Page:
Most people are risk-averse. We entrepreneurs embrace risk and are frequently taking leaps into the unknown. We mitigate our risks with contingency plans.

What we need is someone who can say to us, “Yes, of course it’s scary. I know you have what it takes to do this and I’m here to cheer you on.” rather than “How could you give up the security of a regular paycheck and a pension?”

Sometimes we’re just too busy or too pooped to socialize—outside of networking where you have to be always on.

Another isolating factor is the desire for impression management. It’s hard to trust that disclosing your vulnerability when you’re having a bad day won’t deter people from doing business with you. In addition, it’s hard to find the right place where you can really let your hair down with people who get you—fellow entrepreneurs.

But what if someone does figure out you’re “not OK?” Entrepreneurs are leaders and public figures who can’t be seen to have problems, so we may believe we have to hide them. As a result, we can experience shame when we are exposed in a way that’s not consistent with the carefully curated representation we’ve been working to convey—of course with the best of intentions, to enable potential clients to trust us.

Barriers to professional support

Entrepreneurial poverty is a thing. There have been occasions in my business that I didn’t get a salary. Most of us are not Jeff Bezoses or Richard Bransons. We may earn a sufficient living, but we don’t always net what we want to and cash flow can be tough. Finding after-tax cash to cover therapy isn’t easy.

There is also a dearth of practitioners. Demand for mental health support has always outweighed the supply. It’s even harder to find someone who gets both mental health and entrepreneurship.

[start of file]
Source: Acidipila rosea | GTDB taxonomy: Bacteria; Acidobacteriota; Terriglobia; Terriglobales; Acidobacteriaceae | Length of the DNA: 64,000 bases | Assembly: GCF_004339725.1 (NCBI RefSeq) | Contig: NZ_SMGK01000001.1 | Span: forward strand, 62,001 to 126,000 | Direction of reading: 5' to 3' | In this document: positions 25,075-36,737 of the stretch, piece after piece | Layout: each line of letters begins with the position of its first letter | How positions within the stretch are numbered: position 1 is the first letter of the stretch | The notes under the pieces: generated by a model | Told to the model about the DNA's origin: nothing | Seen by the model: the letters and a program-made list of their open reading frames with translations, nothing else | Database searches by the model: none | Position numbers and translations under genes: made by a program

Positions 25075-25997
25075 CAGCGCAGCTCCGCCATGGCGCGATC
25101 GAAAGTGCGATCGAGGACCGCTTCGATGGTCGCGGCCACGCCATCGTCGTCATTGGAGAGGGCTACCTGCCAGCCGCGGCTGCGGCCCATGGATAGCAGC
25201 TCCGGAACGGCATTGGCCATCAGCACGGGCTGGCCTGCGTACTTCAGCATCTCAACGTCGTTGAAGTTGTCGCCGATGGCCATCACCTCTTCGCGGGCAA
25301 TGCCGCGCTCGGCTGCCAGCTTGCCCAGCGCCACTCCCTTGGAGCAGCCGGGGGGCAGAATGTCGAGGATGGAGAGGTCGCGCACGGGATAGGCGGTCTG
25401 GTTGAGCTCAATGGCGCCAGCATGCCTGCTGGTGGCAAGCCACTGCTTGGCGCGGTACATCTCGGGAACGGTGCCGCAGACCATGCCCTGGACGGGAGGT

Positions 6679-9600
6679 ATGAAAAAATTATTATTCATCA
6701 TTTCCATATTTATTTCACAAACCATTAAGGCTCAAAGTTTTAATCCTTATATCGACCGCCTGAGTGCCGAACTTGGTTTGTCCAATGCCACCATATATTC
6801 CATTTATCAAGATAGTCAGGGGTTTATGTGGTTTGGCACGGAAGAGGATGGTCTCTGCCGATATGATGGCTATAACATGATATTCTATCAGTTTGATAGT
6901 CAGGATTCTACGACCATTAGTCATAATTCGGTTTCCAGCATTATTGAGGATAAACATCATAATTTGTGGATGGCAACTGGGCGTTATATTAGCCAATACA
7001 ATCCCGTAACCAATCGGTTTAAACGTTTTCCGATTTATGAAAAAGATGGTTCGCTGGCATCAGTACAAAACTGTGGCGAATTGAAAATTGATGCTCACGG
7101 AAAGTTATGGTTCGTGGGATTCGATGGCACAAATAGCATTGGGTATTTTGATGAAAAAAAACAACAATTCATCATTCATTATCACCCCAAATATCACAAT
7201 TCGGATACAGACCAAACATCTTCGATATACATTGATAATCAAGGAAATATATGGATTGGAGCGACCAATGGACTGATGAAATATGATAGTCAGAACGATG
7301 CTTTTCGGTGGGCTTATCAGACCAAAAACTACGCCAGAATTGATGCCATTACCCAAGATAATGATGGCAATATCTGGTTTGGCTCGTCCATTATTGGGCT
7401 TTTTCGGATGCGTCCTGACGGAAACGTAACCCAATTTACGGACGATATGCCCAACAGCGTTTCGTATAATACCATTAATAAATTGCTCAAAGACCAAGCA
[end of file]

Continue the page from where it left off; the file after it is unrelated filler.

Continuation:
Stigma is also a barrier. We believe if we “break down” or need support that there is something wrong with us. We live in a culture that valorizes going it alone. There is a cultural stigma attached to mental health challenges that doesn’t apply to physical health challenges. Can you imagine telling someone who is drowning that it’s just in their lungs and to get over it? But people with anxiety and depression hear on the daily that it’s all in their heads and to get over it.

Linking self-worth to success

This is a common human foible. We connect our sense of self-worth with our role and then when the role shifts, or we lose it, we don’t know who we are anymore, and haven’t got stories to tell ourselves about our success that help us feel good about ourselves.

It’s even more the case that entrepreneurs—especially values-driven entrepreneurs—identify closely with their business and successes and failures toss them around.

This is one of the problems with the concepts of self-worth and self-esteem. They are comparative and depend on performance. Self-kindness and self-compassion serve us much better. Then we can divorce our self-worth from business success and failure and escape from some degree of the emotional volatility that accompanies entrepreneurship.

Ironically research has shown that people who are kind to themselves—especially when they are struggling—perform better on all sorts of measures.